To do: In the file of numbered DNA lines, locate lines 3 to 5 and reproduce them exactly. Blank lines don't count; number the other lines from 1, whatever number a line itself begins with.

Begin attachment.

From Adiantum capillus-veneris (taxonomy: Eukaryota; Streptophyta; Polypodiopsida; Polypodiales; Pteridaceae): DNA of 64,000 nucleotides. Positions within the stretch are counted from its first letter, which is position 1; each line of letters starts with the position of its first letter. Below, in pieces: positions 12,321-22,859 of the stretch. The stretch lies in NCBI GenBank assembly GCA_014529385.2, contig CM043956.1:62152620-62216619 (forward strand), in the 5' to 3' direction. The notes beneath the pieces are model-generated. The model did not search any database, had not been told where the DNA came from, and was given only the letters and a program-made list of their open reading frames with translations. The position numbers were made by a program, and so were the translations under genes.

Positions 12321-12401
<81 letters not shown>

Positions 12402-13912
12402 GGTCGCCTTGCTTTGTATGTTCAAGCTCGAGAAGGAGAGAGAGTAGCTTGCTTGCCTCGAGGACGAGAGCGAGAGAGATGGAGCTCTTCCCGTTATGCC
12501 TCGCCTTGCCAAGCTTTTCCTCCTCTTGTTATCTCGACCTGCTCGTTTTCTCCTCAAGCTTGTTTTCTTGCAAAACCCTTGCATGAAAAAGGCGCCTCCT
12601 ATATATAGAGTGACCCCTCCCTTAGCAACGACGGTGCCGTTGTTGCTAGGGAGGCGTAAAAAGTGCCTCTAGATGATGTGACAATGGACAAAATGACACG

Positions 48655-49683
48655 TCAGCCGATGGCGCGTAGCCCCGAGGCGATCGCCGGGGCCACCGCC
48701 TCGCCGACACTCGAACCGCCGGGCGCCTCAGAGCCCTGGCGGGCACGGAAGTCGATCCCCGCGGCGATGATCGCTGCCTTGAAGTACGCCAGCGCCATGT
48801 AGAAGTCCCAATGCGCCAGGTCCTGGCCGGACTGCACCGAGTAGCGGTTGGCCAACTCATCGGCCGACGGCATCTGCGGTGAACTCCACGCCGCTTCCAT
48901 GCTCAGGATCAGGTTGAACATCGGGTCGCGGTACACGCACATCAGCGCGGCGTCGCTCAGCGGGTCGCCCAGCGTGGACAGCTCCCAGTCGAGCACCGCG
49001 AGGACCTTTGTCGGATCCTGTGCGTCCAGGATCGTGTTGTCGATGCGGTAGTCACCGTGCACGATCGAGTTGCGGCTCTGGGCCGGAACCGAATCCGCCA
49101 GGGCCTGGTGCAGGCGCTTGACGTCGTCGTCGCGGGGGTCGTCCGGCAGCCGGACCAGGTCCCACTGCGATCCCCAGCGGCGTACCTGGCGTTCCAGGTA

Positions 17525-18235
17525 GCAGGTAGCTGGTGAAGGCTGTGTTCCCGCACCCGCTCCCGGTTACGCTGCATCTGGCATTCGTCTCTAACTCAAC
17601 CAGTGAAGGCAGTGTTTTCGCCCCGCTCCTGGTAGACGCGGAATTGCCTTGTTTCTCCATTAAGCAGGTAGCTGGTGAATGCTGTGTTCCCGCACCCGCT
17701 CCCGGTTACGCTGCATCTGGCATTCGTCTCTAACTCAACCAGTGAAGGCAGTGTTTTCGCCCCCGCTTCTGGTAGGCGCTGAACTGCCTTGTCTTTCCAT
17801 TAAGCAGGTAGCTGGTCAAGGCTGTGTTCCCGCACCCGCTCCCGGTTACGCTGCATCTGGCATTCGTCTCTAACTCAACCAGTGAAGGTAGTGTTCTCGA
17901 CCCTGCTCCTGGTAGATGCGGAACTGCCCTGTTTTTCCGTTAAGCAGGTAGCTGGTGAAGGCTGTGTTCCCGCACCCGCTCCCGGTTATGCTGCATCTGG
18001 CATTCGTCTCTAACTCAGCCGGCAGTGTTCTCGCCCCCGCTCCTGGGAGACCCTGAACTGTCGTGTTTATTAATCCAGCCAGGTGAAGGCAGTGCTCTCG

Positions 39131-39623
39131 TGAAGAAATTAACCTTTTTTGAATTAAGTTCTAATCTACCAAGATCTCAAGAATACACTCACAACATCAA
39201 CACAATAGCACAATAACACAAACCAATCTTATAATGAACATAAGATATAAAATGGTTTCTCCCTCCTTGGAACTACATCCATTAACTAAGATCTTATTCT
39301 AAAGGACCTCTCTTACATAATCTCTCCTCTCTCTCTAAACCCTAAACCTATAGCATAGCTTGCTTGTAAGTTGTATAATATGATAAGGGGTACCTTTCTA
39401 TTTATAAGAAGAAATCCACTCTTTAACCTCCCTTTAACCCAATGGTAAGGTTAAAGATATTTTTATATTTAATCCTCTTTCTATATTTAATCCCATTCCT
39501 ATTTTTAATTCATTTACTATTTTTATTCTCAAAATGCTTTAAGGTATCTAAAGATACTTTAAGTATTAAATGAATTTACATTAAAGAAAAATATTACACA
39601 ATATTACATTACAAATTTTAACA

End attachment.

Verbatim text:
<81 letters not shown>

Positions 12402-13912
12402 GGTCGCCTTGCTTTGTATGTTCAAGCTCGAGAAGGAGAGAGAGTAGCTTGCTTGCCTCGAGGACGAGAGCGAGAGAGATGGAGCTCTTCCCGTTATGCC